Watch the footage below of a crash test with and without restraints. In the one without, the dummy slams into the steering wheel and smashes its head against the windshield. If it were you, your ribcage would be crushed and you would experience a massive head wound. With the belt and the bag, the seat belt holds the dummy in the perfect position for the airbag to provide the maximum protection. But this is only part of why seatbelts are important. In addition to keeping you positioned to afford you the maximum protection from the airbag, seatbelts also keep you positioned to steer again, should you need to avoid a secondary impact.
Stay on top of your car’s maintenance; worn tires, dried windshield wiper blades, and dirty headlights will make it more difficult to avoid accidents. It goes beyond maintenance though; it gets into how you drive your car. Watch out for debris and potholes in the road and avoid driving your car over them. These could cause damage to critical areas you might need to perform at their best should you have to execute an avoidance maneuver. Of course, basic maintenance is important too. Make sure your oil and fluids are clean and their level is correct. Take care of your car, it will take care of you.
Teens have three times as many fatal crashes as all other drivers, based on amount of miles driven, and a teen’s crash risk is highest during their first year of driving. Joy riding, while a rite of passage for the young, can be a very deadly situation.It is important to recognize teens have a tendency to underestimate risk. Combine this with the inexperience of a new driver and you have a prescription for disaster. Parents should limit teens’ driving to essential trips—with parental permission—for at least the first year of driving. By limiting their exposure until they have built up more experience, teens can ultimately be kept safer longer.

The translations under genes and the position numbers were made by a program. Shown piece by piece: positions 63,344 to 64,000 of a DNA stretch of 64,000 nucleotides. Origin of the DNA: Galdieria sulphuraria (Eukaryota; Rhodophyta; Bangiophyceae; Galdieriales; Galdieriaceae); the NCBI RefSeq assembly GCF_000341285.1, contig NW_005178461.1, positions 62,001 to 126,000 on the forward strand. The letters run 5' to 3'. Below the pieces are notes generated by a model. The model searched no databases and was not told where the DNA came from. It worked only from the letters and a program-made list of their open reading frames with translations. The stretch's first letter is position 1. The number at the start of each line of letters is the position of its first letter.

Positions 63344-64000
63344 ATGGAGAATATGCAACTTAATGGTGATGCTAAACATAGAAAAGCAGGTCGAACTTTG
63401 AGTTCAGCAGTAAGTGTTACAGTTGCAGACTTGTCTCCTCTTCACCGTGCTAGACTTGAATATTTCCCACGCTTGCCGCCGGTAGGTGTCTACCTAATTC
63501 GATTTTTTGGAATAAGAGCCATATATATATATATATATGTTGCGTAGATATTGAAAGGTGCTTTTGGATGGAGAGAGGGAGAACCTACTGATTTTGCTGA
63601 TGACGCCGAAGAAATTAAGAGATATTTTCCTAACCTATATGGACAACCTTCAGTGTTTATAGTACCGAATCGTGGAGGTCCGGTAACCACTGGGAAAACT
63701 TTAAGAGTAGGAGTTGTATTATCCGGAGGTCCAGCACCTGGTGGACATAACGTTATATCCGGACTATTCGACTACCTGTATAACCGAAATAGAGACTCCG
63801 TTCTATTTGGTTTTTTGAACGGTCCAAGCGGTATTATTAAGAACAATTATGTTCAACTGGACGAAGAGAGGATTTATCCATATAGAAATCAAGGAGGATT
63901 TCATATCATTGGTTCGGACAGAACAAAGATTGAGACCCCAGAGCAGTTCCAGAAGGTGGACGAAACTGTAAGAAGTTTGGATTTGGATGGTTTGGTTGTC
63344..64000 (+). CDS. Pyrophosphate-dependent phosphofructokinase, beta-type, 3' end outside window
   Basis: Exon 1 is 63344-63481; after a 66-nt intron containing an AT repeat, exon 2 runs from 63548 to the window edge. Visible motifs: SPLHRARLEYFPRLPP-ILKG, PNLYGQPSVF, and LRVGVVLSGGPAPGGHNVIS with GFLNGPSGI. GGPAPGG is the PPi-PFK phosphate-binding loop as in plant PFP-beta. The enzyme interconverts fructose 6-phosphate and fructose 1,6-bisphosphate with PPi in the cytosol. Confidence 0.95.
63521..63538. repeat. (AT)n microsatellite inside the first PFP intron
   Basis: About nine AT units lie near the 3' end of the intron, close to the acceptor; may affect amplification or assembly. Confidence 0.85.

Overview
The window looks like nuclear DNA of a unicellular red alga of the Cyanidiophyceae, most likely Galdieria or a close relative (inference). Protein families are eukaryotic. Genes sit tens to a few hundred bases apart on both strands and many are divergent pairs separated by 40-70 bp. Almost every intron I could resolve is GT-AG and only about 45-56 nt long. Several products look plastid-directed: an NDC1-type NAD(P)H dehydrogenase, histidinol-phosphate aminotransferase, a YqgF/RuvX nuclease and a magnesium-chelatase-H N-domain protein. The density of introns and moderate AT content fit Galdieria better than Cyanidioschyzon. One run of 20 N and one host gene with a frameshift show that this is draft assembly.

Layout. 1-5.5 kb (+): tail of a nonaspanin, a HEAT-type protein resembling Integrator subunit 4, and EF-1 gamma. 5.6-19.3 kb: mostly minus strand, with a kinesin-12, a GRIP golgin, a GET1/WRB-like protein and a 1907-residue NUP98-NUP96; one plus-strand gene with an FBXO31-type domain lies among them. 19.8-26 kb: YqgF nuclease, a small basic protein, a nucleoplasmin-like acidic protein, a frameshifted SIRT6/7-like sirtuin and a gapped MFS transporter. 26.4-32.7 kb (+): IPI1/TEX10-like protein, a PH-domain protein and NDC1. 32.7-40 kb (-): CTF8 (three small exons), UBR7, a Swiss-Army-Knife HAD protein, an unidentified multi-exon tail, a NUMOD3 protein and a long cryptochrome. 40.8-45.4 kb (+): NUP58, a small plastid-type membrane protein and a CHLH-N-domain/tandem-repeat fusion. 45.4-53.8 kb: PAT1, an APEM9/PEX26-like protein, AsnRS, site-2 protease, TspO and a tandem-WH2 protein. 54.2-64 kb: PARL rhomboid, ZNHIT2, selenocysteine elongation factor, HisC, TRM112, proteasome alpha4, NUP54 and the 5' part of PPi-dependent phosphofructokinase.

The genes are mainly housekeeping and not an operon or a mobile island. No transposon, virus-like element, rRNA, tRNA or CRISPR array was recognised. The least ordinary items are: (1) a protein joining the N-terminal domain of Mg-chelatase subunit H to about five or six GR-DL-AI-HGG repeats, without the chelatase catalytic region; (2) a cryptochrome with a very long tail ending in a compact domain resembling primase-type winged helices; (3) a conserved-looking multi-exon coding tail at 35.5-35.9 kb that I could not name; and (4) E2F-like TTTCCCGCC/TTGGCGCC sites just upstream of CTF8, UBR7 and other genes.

The best way for new teen drivers to gain experience is through parent-supervised practice driving, where parents can share their wisdom accumulated over many years of driving. Even after a teen has a license allowing solo driving, parents and teens should continue to practice driving together to help the teen manage increasingly more complex and challenging driving conditions. It is also important for parents to recognize children typically model their behaviors on those demonstrated by their parents. When parents drive, they should exhibit the behaviors they want their teen driver to reflect. Drive courteously and obey traffic laws. This should be done anyway, but especially when young children are in the car watching.